- - Thursday, December 20, 2012


PHILADELPHIA — More than nine months after they were born joined at the lower chest and abdomen, twin girls made their public debut Thursday at the hospital where they were separated.

Allison June and Amelia Lee Tucker, clad in animal-striped shirts and flowered headbands, were introduced during a news conference at Children’s Hospital of Philadelphia. Both girls still have nasal tubes but appeared rosy-cheeked and alert as they were held by their parents, Shellie and Greg Tucker, of Adams, N.Y., about 300 miles north of Philadelphia near Lake Ontario.

Allison, described by doctors and her parents as the smaller but feistier twin, was discharged from the hospital Monday. Her sister Amelia, who’s larger and more reserved, needs a little more recovery time and will remain in the hospital into the new year.

“We totally expect them to have full, independent lives,” said pediatric surgeon Dr. Holly Hedrick, who led a 40-member medical team in the complex seven-hour operation on Nov. 7.


Former Marine leaves post as school guard

HUGHSON — A former Marine applauded for voluntarily showing up to guard a central California elementary school apparently misrepresented his service history.

Craig Pusley showed up for a second day of guard duty Thursday at Hughson Elementary School but departed midmorning as questions arose about his military background.

On Wednesday, Mr. Pusley told the Modesto Bee he was a sergeant in the Marine Reserves and had deployed to Iraq and Afghanistan.

But Marines spokesman Capt. Gregory A. Wolf said Mr. Pusley never served overseas and was discharged in 2008 as a private after serving less than a year. He also is not in the reserves.

Mr. Pusley did not respond to calls for comment


Former chemist enters plea in tampering case

BOSTON — The former chemist at the center of a drug-testing scandal at a now-closed Massachusetts lab has pleaded not guilty to charges including perjury and tampering with evidence.

Annie Dookhan was arraigned Thursday in Suffolk Superior Court. Neither she nor her attorney commented after the proceeding.

State Attorney General Martha Coakley contends that Ms. Dookhan fabricated test results and tampered with drug evidence in testing substances for criminal cases. Judges have released about 200 defendants from prison in the past few months and put their cases on hold. The state also is reviewing thousands of cases possibly affected by Ms. Dookhan’s work.

Ms. Dookhan was indicted this week on numerous counts. First arrested in September, she remains free on bail and has a curfew. The judge Thursday extended the hour to 10 p.m.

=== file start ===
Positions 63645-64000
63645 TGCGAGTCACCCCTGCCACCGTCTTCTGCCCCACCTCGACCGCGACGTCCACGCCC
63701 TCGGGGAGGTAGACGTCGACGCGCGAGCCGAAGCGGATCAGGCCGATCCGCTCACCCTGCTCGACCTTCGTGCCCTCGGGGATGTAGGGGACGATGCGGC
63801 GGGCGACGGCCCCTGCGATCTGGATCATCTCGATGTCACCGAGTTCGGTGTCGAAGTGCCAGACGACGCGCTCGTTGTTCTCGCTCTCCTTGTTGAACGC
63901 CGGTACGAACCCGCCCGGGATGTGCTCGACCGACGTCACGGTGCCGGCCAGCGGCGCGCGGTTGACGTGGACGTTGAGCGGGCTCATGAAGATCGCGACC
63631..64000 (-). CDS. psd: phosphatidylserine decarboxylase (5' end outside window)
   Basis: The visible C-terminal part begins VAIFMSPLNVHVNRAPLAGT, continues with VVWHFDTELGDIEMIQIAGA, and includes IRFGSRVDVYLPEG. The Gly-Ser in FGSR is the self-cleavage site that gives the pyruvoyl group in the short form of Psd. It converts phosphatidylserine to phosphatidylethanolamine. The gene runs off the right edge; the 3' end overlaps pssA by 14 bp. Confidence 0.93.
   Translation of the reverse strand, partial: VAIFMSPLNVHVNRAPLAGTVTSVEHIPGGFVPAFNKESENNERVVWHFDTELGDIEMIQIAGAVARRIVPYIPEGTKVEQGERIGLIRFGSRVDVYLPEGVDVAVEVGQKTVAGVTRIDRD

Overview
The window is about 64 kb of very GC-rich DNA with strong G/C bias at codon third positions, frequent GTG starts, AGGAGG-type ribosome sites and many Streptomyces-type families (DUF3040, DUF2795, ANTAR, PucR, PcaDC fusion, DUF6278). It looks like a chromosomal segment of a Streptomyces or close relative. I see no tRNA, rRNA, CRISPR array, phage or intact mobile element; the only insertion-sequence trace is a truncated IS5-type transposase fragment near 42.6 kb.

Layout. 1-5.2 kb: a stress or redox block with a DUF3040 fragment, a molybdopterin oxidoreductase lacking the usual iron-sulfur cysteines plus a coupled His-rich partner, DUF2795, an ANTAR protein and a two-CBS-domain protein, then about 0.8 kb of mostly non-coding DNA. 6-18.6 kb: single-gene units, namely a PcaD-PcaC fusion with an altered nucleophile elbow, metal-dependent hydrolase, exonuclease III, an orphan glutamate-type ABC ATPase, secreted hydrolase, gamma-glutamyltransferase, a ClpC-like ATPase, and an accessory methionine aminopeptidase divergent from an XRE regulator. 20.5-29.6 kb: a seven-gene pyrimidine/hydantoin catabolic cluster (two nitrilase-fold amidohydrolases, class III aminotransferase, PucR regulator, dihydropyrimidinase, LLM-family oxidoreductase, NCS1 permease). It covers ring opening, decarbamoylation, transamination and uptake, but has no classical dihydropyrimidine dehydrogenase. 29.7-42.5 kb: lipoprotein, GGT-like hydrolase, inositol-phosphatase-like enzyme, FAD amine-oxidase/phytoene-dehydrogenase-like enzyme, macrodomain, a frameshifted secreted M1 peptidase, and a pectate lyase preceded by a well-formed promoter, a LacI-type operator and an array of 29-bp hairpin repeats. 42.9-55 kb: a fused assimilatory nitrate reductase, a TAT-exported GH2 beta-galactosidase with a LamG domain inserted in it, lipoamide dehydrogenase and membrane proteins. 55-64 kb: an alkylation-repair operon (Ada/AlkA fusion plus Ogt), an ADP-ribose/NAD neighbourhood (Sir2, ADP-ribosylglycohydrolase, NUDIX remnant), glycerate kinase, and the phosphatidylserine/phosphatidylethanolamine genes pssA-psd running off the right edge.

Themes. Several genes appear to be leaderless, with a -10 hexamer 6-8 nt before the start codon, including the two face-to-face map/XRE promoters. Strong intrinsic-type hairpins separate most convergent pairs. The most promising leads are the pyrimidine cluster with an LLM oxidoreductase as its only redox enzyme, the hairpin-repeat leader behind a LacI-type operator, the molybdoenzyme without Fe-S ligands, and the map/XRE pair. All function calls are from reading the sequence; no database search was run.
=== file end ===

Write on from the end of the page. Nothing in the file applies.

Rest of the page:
Post-Katrina hospitalin sight for Big Easy

NEW ORLEANS | New Orleans Mayor Mitch Landrieu says construction is about to start on a $130 million hospital in eastern New Orleans. The area has been without a hospital since Hurricane Katrina flooded 80 percent of the city in August 2005.

Mr. Landrieu said in October that the U.S. Department of Housing and Urban Development had paved the way for construction by agreeing to insure a $97.6 million loan for the hospital.

His office says the project will revitalize that area’s economy while restoring full-service health care to residents in eastern New Orleans.

Mr. Landrieu, other city officials and Archbishop Gregory Aymond had planned to attend a groundbreaking ceremony Thursday afternoon at the site. However, the mayor’s office announced late in the morning that the ceremony would be postponed until after the holidays.


Officials to assess dock washed up on shore

FORKS — Tsunami debris specialists are setting out to examine a dock that washed ashore on a remote beach in Washington.

David Workman, a spokesman for the state Marine Debris Task Force, said the team left Thursday to try to confirm the dock drifted across the Pacific after the March 2011 tsunami in Japan.

It also will look for any invasive species that may be carried by the debris.

The Coast Guard spotted the dock Tuesday on a wilderness beach in Olympic National Park. Stormy weather has contributed to trouble reaching it.

Officials say it appears to be similar to a Japanese dock that washed ashore in June in Newport, Ore. That debris was cut up and removed.

The team represents federal, state and tribal agencies.


Civil rights complaint filed against county sheriff

RALEIGH — The Justice Department has filed a civil rights complaint against a North Carolina sheriff over what it says is his systematic racial profiling of Hispanics.

The suit filed Thursday in U.S. District Court follows a two-year investigation during which federal authorities concluded Alamance County Sheriff Terry S. Johnson and his deputies made unwarranted arrests with the goal of maximizing deportations.

Federal officials say Sheriff Johnson violated the constitutional rights of numerous U.S. citizens by illegally targeting and detaining Hispanics without probable cause. The complaint also alleges Sheriff Johnson sought to obstruct the federal investigation by withholding documents and falsifying records.

Sheriff Johnson is a Republican first elected in 2002. He says the probe is politically motivated. Sheriff Johnson’s department has already been suspended from a program to screen the immigration status of jail inmates.

• From wire dispatches and staff reports

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